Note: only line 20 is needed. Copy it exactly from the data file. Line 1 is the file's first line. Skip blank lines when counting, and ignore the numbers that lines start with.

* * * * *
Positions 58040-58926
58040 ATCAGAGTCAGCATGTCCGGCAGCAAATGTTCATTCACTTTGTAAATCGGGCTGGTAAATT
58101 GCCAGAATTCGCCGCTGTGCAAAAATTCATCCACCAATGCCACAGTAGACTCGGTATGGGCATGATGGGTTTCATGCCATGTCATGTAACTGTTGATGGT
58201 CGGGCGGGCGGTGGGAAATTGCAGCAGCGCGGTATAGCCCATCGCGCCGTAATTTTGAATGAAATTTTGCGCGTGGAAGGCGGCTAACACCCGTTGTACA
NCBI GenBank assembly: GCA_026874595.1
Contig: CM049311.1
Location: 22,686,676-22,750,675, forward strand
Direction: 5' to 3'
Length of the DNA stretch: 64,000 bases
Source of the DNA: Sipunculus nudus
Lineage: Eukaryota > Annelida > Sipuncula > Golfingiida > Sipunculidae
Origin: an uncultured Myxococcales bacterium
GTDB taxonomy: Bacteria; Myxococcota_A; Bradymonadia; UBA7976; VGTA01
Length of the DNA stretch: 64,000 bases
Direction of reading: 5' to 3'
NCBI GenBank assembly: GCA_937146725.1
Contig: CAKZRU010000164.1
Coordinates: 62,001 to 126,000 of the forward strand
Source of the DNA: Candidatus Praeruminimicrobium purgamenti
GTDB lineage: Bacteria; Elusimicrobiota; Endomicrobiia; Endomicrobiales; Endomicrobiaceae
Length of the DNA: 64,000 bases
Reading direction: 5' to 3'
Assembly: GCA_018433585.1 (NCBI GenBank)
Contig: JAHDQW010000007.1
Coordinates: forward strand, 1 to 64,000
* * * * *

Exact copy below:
GTDB lineage: Bacteria; Elusimicrobiota; Endomicrobiia; Endomicrobiales; Endomicrobiaceae